Editor’s Note: Today we introduce Dr. David Leonard, Assistant Professor of Philosophy & Apologetics at Luther Rice University, as a new contributor to IFWE’s blog. Dr. Leonard will post periodically about topics related to faith and work as well as intellectual virtue and its impact on faith in the workplace.
Is it possible to be heroic while sitting alone in your cubicle? According to David Brooks, in a recent New York Times column, the answer is a resounding “Yes!”
If such a conclusion strikes you as naïve or even patronizing, then try to appreciate the fact that, even while alone in your cubicle, you’re doing at least one thing: thinking. As we know all too well, not everyone engages in this activity particularly well.
But good thinking has the potential to change the world, even in subtle ways. As such, careful attention should be given to our patterns of thought, and the manner in which they influence the beliefs we hold and the decisions we make.
It might be tempting to assume that good thinking just comes naturally to certain people, but the reality is that we can, over time, actually improve our cognitive faculties. That is, we can make improvements in the area of intellectual virtue.
The Moral Components of Good Thinking
Brooks highlights a number of such virtues, including the love of learning, firmness, and humility. These character traits, when properly manifested, will increase the chances that one’s beliefs are true, but they’ll also make it easier for one to exercise wisdom in response to those true beliefs.
This suggests, among other things, that the pursuit of intellectual virtue also has a moral component. As Brooks explains,
Good thinking isn’t just adopting the right technique. It’s a moral enterprise and requires good character, the ability to go against our lesser impulses for the sake of our higher ones.
The wise person isn’t merely the one who knows lots of information, but is rather the one who has developed the skill of effectively ordering his or her life around that information, even when it feels tempting to do otherwise. And to be wise is, at some level, to be morally good.
Of course, there is no canonical list of intellectual virtues. But experience teaches us that certain habits or dispositions are more beneficial than others.
For example, someone who is open-minded is not only more likely to have true beliefs, but he or she is also more pleasant to be around, and will therefore enjoy a wider social network.
The person who lacks open-mindedness, however, because of his or her unwillingness to admit the possibility of error, goes through life with intellectual blind spots, ignorant of potential weaknesses in his or her arguments.
The Virtue of Firmness
And yet clearly one shouldn’t be open-minded about literally everything. After all, it’s been rightly said that the mind and the mouth have at least one thing in common: they were both designed to close on something.
So it seems that open-mindedness should be tempered by the virtue of “firmness,” as Brooks calls it. The trick is to find the happy medium between, one the one hand, displaying strength of conviction in what is believed, while on the other hand, being willing to modify those convictions when appropriate.
Along similar lines, Brooks argues that “the firm believer can build a steady worldview on solid timbers but still delight in new information. She can gracefully adjust the strength of her conviction to the strength of the evidence.”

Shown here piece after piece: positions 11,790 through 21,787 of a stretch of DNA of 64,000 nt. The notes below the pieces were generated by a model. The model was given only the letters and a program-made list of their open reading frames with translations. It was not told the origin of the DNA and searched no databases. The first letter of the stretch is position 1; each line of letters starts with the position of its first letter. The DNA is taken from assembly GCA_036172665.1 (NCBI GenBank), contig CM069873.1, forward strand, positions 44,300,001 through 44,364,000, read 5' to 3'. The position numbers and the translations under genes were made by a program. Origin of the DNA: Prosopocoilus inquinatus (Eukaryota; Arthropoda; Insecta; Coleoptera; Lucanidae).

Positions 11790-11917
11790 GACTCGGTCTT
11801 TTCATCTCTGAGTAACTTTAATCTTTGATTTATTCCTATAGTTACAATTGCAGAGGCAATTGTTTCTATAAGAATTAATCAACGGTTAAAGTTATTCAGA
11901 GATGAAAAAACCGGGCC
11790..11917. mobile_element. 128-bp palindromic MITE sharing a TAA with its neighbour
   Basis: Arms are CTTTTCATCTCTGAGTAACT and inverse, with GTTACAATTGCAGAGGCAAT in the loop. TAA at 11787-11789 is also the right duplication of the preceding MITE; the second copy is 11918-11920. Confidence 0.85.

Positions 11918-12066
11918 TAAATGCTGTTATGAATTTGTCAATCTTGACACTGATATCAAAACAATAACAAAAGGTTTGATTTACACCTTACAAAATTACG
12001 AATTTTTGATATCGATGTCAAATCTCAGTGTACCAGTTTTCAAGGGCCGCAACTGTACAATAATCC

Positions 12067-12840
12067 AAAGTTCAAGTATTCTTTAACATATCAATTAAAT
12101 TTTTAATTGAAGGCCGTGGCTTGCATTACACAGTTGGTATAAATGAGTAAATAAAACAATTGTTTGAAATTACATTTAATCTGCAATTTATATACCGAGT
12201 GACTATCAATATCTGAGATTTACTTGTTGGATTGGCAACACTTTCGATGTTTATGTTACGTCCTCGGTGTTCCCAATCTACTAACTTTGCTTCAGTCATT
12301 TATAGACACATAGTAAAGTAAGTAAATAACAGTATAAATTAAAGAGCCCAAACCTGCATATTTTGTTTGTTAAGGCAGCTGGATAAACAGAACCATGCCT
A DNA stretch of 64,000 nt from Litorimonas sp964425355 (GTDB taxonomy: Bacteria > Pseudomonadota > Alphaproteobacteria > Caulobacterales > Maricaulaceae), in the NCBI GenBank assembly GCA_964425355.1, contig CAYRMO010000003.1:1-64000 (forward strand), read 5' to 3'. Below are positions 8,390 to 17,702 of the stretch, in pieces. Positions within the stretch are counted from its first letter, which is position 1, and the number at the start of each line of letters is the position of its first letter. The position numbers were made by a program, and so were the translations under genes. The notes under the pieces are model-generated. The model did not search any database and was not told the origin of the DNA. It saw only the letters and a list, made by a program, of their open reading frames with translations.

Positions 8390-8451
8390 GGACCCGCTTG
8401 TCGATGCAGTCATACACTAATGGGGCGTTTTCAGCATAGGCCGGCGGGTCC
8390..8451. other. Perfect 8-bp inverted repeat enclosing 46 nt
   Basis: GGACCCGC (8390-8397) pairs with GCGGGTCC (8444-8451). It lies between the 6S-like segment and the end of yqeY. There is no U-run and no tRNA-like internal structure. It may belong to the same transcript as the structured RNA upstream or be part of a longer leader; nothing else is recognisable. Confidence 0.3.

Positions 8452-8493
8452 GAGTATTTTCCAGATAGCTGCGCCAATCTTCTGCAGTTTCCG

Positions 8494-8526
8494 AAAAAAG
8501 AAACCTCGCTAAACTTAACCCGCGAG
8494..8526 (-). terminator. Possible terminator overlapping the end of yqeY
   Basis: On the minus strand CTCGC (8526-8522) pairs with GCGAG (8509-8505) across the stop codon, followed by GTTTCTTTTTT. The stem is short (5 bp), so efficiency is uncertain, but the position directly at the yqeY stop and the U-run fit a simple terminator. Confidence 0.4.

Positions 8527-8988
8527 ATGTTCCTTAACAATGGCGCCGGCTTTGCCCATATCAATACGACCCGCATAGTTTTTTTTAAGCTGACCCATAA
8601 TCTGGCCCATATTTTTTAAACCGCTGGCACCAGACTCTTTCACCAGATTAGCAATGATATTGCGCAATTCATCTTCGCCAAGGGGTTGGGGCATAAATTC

The Benefits of Good Thinking in the Workplace
This strikes me as sage advice, with practical relevance to a number of workplace situations.
Again, imagine you’re sitting in your cubicle, attempting to solve a problem or create a strategy for completing some task. How should you proceed?
What’s essential to grasp is that the underlying attitudes that give rise to the decisions you make are just as important as the decisions themselves. This is precisely because these decisions don’t happen in a vacuum; rather, they are a reflection of your inner character.
It stands to reason, then, that proper attention should be given to these internal factors. You must choose to be open-minded in your approach to the challenge that faces you, and you must choose to temper that open-mindedness with a commitment to intellectual firmness.
The good news is that if you don’t currently have those qualities, you can train yourself to act as if you have them, with the expectation that eventually it will come more naturally.
This approach might seem insincere and artificial, but it illustrates the reality that our minds, just as much as our bodies, must be trained for optimal function.
Intellectual Virtue as an Act of Worship
Of course, one need not acknowledge or believe in God to cultivate what Brooks calls the “mental” virtues; clearly there are many people who disbelieve and yet perform excellently in a wide range of intellectual spheres. After all, all people are created in God’s image, and it is not surprising that humans are capable of exhibiting excellences of intellectual character.
The difference is that the Christian, ideally, has a different motivation for attempting to do so—the Christian should pursue the intellectual virtues primarily as an act of worship.
As the Apostle Paul framed it:
Do not be conform to the pattern of this world, but be transformed by the renewing of your mind” (Romans 12:2, NIV).
Initially, this might prove painful, especially if your previous ways stand in conflict to such activity. But what’s important is that you just be willing to take that first step.
To put it differently, you must resolve to be intellectually virtuous; you must resolve to be heroic, even in your cubicle.
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